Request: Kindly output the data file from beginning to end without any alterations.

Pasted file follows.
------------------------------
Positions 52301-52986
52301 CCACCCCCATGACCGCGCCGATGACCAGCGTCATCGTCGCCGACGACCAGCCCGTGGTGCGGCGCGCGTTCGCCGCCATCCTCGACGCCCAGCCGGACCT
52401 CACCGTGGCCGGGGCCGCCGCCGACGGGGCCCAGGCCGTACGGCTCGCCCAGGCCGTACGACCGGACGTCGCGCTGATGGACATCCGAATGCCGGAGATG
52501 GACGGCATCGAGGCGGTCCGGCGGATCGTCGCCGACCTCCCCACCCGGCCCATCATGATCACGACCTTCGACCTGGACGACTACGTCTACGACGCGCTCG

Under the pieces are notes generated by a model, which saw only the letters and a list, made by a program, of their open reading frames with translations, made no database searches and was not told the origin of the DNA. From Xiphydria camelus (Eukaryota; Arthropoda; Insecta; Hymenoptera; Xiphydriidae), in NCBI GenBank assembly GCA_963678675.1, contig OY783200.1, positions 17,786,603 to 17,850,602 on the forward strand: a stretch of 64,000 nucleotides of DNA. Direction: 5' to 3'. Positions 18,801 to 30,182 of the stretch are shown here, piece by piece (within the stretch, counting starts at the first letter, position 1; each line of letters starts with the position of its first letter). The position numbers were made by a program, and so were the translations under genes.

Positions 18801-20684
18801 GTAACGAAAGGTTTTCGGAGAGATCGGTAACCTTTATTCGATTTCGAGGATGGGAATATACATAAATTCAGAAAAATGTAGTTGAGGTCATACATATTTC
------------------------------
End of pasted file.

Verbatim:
Positions 52301-52986
52301 CCACCCCCATGACCGCGCCGATGACCAGCGTCATCGTCGCCGACGACCAGCCCGTGGTGCGGCGCGCGTTCGCCGCCATCCTCGACGCCCAGCCGGACCT
52401 CACCGTGGCCGGGGCCGCCGCCGACGGGGCCCAGGCCGTACGGCTCGCCCAGGCCGTACGACCGGACGTCGCGCTGATGGACATCCGAATGCCGGAGATG
52501 GACGGCATCGAGGCGGTCCGGCGGATCGTCGCCGACCTCCCCACCCGGCCCATCATGATCACGACCTTCGACCTGGACGACTACGTCTACGACGCGCTCG

Under the pieces are notes generated by a model, which saw only the letters and a list, made by a program, of their open reading frames with translations, made no database searches and was not told the origin of the DNA. From Xiphydria camelus (Eukaryota; Arthropoda; Insecta; Hymenoptera; Xiphydriidae), in NCBI GenBank assembly GCA_963678675.1, contig OY783200.1, positions 17,786,603 to 17,850,602 on the forward strand: a stretch of 64,000 nucleotides of DNA. Direction: 5' to 3'. Positions 18,801 to 30,182 of the stretch are shown here, piece by piece (within the stretch, counting starts at the first letter, position 1; each line of letters starts with the position of its first letter). The position numbers were made by a program, and so were the translations under genes.

Positions 18801-20684
18801 GTAACGAAAGGTTTTCGGAGAGATCGGTAACCTTTATTCGATTTCGAGGATGGGAATATACATAAATTCAGAAAAATGTAGTTGAGGTCATACATATTTC